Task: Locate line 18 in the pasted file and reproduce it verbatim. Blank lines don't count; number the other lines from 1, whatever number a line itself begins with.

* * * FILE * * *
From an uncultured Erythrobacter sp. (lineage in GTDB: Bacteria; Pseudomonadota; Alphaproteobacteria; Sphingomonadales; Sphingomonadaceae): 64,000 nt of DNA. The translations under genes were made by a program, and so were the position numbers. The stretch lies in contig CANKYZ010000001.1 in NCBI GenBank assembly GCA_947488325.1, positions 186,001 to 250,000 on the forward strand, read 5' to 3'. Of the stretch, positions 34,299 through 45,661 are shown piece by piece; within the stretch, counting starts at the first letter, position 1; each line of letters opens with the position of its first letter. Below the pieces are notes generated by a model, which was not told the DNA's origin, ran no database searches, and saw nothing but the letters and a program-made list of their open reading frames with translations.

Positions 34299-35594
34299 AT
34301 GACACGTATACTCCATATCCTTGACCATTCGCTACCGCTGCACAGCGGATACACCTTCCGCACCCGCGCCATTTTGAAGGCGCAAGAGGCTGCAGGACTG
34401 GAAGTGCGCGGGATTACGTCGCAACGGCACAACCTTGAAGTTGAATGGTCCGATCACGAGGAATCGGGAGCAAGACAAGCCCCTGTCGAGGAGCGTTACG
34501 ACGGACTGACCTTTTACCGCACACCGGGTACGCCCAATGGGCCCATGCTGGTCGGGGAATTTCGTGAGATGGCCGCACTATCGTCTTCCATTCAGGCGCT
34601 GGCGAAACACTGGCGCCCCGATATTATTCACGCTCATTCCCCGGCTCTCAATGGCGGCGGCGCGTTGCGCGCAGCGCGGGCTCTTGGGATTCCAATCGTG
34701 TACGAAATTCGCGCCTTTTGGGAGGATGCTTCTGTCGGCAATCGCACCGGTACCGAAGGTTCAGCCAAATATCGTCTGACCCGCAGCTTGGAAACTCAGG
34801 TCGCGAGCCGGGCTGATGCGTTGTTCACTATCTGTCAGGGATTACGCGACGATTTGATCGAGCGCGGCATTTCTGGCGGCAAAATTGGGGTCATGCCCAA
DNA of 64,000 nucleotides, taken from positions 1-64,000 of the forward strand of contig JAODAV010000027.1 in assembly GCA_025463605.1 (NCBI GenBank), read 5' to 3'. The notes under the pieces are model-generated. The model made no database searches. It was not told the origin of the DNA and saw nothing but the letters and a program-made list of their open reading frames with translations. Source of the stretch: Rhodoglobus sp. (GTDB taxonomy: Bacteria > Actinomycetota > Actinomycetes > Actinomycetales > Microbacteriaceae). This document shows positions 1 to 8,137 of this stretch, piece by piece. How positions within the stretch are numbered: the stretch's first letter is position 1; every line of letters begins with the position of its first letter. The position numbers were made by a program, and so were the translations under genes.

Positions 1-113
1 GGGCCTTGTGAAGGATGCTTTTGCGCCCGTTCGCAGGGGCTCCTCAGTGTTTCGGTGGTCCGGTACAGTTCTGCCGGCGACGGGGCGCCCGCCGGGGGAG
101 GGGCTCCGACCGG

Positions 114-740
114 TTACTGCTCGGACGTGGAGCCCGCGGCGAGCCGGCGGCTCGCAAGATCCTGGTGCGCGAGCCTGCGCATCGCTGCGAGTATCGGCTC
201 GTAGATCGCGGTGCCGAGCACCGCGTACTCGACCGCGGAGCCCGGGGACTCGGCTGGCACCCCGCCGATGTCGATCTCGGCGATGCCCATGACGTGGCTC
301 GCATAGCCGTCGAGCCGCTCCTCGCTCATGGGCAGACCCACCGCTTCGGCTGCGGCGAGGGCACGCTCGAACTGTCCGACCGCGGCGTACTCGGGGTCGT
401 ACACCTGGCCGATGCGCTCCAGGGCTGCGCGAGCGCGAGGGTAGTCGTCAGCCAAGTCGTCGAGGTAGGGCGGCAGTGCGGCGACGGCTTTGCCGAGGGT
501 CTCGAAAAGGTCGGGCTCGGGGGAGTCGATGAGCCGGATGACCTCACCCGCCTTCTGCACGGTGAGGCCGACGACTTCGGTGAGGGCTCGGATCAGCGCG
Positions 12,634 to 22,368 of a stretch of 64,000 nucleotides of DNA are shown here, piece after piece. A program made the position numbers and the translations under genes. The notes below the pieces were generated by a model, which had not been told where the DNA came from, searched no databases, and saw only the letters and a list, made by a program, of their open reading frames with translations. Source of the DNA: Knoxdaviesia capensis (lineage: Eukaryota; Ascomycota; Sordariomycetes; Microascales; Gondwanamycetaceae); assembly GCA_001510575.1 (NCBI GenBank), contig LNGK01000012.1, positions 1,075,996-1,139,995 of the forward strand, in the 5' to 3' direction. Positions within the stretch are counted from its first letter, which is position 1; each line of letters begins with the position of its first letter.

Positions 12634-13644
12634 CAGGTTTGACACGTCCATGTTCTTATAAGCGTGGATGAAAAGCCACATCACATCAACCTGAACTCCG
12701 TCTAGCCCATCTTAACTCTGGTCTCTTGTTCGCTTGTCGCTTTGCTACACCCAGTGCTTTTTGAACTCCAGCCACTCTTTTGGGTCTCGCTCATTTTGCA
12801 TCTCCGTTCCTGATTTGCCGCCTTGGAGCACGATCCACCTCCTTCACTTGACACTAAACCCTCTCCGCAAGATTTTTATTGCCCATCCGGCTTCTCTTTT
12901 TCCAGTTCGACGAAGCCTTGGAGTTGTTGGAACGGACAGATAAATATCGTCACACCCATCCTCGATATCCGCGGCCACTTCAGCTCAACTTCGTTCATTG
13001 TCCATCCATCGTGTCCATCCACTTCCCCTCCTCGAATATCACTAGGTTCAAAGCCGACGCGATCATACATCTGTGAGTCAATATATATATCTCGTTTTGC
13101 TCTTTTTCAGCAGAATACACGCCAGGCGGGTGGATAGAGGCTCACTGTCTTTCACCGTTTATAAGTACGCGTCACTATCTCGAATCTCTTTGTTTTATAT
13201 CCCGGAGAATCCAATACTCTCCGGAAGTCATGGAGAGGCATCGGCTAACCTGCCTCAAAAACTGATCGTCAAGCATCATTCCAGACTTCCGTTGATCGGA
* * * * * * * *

401 ACACCTGGCCGATGCGCTCCAGGGCTGCGCGAGCGCGAGGGTAGTCGTCAGCCAAGTCGTCGAGGTAGGGCGGCAGTGCGGCGACGGCTTTGCCGAGGGT